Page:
RE: [fw-wiz] Comparisons between Router ACLs and Firewalls
From: Wes Noonan (mailinglists_at_wjnconsulting.com)
To: "'Paul Robertson'" <email@example.com> Date: Sat, 3 Jan 2004 18:36:05 -0600
> -----Original Message-----
> From: firstname.lastname@example.org [mailto:firewall-wizards-
> email@example.com] On Behalf Of Paul Robertson
> Sent: Saturday, January 03, 2004 18:23
> To: Wes Noonan
> Cc: 'Marcus J. Ranum'; 'Bill James'; 'David Pick'; firewall-
> Subject: RE: [fw-wiz] Comparisons between Router ACLs and Firewalls
> On Sat, 3 Jan 2004, Wes Noonan wrote:
> > One of the problems that we had when I was working for a company that
> > network performance management tools was dealing with this exact issue.
> > Because every packet size is variable in most networks (ATM, etc. are
> > obvious exceptions), the impact that many things have on the performance
> > a network device becomes almost impossible to make a general baseline
> > statement about, much to the chagrin of the sales force. This is so true
> > that Cisco (and most other vendors) typically refer to a set 64K packet
> > in the small print on all of their performance metrics, although this is
> Erm, you mean 64 *byte* don't you?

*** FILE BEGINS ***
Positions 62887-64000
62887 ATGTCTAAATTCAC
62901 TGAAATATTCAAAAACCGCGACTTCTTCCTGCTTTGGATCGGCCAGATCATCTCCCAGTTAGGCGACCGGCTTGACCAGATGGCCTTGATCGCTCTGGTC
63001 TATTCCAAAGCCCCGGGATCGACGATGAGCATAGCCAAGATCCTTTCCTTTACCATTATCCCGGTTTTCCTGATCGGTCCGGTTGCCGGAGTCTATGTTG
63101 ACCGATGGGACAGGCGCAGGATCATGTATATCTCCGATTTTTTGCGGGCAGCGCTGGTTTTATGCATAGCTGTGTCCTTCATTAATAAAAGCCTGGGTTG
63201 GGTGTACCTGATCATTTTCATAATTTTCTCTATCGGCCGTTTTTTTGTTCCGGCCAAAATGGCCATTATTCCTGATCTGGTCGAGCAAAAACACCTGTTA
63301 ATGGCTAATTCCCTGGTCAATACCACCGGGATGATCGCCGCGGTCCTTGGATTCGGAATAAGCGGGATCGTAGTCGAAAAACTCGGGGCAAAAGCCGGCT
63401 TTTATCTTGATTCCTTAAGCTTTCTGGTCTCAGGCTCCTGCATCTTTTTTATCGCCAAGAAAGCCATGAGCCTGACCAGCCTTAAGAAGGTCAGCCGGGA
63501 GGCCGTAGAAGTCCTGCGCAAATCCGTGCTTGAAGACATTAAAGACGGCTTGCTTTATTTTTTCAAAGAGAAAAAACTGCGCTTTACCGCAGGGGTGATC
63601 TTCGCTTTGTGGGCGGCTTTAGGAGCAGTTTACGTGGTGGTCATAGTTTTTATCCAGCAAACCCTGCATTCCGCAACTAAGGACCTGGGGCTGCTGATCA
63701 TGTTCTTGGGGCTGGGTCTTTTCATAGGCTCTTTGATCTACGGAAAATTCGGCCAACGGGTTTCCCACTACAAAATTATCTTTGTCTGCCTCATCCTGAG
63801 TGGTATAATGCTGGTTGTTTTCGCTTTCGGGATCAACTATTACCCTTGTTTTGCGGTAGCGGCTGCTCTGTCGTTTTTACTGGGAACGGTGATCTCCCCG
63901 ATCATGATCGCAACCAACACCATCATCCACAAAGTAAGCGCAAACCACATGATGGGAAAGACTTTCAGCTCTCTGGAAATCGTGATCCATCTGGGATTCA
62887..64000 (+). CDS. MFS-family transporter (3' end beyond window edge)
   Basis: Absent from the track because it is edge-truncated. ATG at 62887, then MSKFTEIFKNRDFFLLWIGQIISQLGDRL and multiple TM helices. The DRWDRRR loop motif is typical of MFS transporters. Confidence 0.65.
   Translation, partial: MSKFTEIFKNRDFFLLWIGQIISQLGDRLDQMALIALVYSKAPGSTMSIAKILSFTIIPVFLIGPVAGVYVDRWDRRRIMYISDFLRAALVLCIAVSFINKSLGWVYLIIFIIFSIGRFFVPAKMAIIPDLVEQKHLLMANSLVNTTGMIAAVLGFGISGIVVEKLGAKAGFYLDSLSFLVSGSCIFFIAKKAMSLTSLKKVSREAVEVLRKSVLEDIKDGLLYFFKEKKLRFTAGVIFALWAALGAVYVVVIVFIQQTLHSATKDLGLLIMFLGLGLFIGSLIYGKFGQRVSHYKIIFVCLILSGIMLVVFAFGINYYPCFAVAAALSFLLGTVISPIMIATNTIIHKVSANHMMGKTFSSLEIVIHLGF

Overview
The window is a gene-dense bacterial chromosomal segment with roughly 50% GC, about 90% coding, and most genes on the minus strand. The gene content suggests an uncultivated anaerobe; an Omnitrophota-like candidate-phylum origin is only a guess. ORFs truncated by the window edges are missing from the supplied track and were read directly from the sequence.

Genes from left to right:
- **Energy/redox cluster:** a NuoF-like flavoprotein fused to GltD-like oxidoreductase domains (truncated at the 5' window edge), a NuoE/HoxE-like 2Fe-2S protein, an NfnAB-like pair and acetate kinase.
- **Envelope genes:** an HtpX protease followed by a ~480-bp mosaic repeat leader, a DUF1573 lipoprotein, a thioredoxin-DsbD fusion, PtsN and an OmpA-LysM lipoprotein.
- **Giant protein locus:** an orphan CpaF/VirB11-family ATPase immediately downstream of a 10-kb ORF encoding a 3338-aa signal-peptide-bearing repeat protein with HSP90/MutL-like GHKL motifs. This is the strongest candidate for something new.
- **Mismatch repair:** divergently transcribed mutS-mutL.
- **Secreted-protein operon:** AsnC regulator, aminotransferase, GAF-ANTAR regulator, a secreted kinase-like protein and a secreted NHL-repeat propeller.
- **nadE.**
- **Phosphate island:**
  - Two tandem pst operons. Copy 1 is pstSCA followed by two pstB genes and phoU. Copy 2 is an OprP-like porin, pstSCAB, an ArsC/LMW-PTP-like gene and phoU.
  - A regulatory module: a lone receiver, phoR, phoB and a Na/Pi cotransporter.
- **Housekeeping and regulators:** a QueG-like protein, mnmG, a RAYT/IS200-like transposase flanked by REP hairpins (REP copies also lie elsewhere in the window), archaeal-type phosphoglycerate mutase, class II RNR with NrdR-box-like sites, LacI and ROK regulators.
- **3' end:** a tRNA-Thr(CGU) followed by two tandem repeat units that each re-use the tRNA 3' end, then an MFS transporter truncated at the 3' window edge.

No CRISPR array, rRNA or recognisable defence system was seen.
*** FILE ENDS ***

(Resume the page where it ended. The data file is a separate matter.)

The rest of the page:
Err... been writing for about 10 hours today... eyes and brain getting
> It already is, so the processing overhead is incremental, that's why Cisco
> did so much work on access lists and ensuring the switching paths were as
> fast as possible even without things like VIP cards. Seriously- adding
> permits first for the bulk of the traffic will keep the router singing.
> I've had to overcome the "can't put filters on that router" thing for
> production routers way too many times- and every single time, when the
> rules were sane, the router's CPU wasn't even measurably impacted. Am I
> beating a dead horse? Sure! Because it'll make it easier if people
> understand that for most routers, IF you do it right, extended access
> lists won't hurt it- if they do, the router's seriously underconfigured
> anyway- the ACLs won't be the real issue.
Oh, I agree completely. It's been my experience that pretty much any time
ACLs caused a problem on the router it was really just a symptom of another
problem, generally having too small a device trying to perform the role.
I.e. wedging a 1720 to service all routing for a few hundred users is the
problem, if you know what I mean.
> You can produce some general numbers and a traffic profile that's "good
> enoough" to measure with. Traffic like multicast, and traffic *to* the
> router will do more to impact performance than stuff you're passing
> through it, since those are process switched (AFAIR) and that's where the
> real hits come from.
Agreed. The problem comes into the question of what is "good enough". Some
folks are overly anal-retentive on this subject.
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